Bogolan is strongly connected to the social life in Mali. The symbolic imagery painted on clothing tells something about the situation of the owner: someone is married or marriageable, widower, pregnant or just became a father. Some examples of the traditional patterns and their meaning:

Tourousina: refers to jealousy between co-wives

N’gale: spinning tool

A wrapper or skirt for young women about to undergo Fourra, the Bamana coming of age ceremony for women.

Basic symbols:

– a straight line                                -> the right path in life
– two parallel lines                         -> don’t aim on two horses, you can’t follow two lines in life
– one zig-zag line                             -> bad conscience
– one line with one zig-zag line    -> setting boundaries
– a cross                                             -> carrefour roads = trade = money = luck=prosperity

– fish bone                                        -> the man is the stable factor in the family
Of course this is only a small selection of symbols that are used for Bogolan painting. Every tribe has traditionally it’s own symbols and nowadays a lot of symbols are adapted to modern style Bogolans. In my next blog I will show you some of these contemporary art works.


24 maart 2014

This weekend I will dip my hands in the African mud. Ok, perhaps it will be a little bit less exciting than it sounds, because I won’t go to Africa, but to Amsterdam… I will attend a workshop Bogolan, both cultural and practical. First we will learn somethings about the history of Bogolan and after this theoretical introduction we will dip our fingers in the mud.
Because I am really excited about taking this course, I am doing some research in advance. This blog is about the history and meaning of this special way to paint fabric, then there will be a blog about the meaning of the patterns and I will close this series with an overview of contemporary use of Bogolan.

Originally Bogolan is from Mali and the sub Saharan in West Africa. Bogolan, or bògòlanfini means made from mud in the Bambara language and has become the national symbol of Mali. This ancient way of painting on colored cotton is a longstanding tradition and a point of national pride. Bogolan and its patterns represent the culture of the Bamara, Dogon and Bobo people for generations. The Bogolan craftsmen are considered sacred or magical because of their material-altering nature, they complete the work ‘begun by God’. Traditionally the Bogolan painting is only performed by men, just like the weaving of the textile. Narrow strips of cotton (15 cm.) are woven on looms. The only thing women contributed to this process was the spinning of the yarn, it used to be -and sometimes still is – a task of the grandmothers.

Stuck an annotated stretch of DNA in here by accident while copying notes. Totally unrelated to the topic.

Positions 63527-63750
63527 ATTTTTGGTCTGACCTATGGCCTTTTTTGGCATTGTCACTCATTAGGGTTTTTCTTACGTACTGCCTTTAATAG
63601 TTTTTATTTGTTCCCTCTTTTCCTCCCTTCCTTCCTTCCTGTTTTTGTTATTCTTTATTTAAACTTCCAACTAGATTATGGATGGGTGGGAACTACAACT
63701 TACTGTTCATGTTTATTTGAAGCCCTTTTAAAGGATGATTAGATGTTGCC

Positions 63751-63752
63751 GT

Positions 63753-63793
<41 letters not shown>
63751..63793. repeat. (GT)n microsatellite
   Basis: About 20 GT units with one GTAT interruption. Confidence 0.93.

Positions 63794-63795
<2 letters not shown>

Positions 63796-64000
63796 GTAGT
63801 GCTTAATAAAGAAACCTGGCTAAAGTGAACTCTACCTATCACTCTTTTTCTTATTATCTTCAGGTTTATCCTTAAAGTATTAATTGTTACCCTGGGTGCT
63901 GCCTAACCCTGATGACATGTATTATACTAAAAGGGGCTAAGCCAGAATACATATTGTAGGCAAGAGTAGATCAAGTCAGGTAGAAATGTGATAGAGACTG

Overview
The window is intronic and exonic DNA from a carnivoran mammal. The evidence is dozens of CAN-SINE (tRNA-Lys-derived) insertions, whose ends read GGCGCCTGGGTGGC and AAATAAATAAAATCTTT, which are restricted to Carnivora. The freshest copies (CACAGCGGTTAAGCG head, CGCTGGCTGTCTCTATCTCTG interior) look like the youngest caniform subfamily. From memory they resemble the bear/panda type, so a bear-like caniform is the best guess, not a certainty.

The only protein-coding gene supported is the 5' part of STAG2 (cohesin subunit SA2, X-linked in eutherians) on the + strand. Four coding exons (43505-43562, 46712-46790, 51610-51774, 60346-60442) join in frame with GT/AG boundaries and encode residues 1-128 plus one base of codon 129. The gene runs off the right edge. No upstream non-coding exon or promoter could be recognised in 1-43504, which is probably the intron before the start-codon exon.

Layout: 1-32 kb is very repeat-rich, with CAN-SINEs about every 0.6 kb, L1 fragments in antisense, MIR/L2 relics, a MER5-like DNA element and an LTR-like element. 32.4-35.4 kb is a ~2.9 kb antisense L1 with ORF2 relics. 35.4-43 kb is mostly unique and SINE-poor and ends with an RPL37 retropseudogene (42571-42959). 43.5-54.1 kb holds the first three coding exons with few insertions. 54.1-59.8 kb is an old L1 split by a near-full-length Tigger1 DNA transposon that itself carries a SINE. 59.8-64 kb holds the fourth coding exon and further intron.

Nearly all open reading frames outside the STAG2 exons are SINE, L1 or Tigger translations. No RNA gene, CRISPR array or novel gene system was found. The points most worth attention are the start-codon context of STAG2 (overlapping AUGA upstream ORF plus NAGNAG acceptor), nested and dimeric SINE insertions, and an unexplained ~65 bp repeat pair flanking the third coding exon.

Nowadays the Bogolan-industry is very important for Mali. There is a kind of mass-production that serves the tourist and fashion markets, thereby the Bogolan craftsmen are no longer the only people producing these beautiful traditional products.

The Bogolan process is a 4-step process:

  1. Mud from the river Niger or it’s tributaries contains iron, which makes it suitable for painting. The preparation of the mud/paint starts 2 to 4 weeks earlier. The mud is collected from the river, the best mud, which contains a lot of iron, is found in the middle of the river. In a big container the mud needs to be stirred from time to time, in this way the organic substances can degrade and the iron salts are released.
  2. After the cotton strips have been sewn together, they are first dyed, either a rich red from a dye obtained through boiling the bark of a n’peku, or in fresh yellow tones obtained through soaking the dried and pounded leaves of a n’galama. By mixing colors, or dipping the cotton several times a wide range of background colors can be created. The sun also plays a part in colouring the fabric. After each color-bad the cloths are unfurled in the sun to dry. The obtained colors represent the beautiful warm colors of the dessert, from dusk till dawn.
  3. Once the fabric is dyed it is ready to receive the mud. The patterns are drawn with charcoal, and the mud will be applied using a toothbrush, a bamboo stick or by using stencils. Through a process of oxidisation the salty mud reacts with the natural dyes of the dyed fabric. This chemical reaction produces a rich black when the mud has dried and been washed off. In order to reinforce the color of the mud, it can be applied several times, thereby the black will even be more intense.
  4. After the mud has dried, the cloth can be softly cleaned, eventually with some soft soap. For the last time the cotton is laid out to dry in the sun.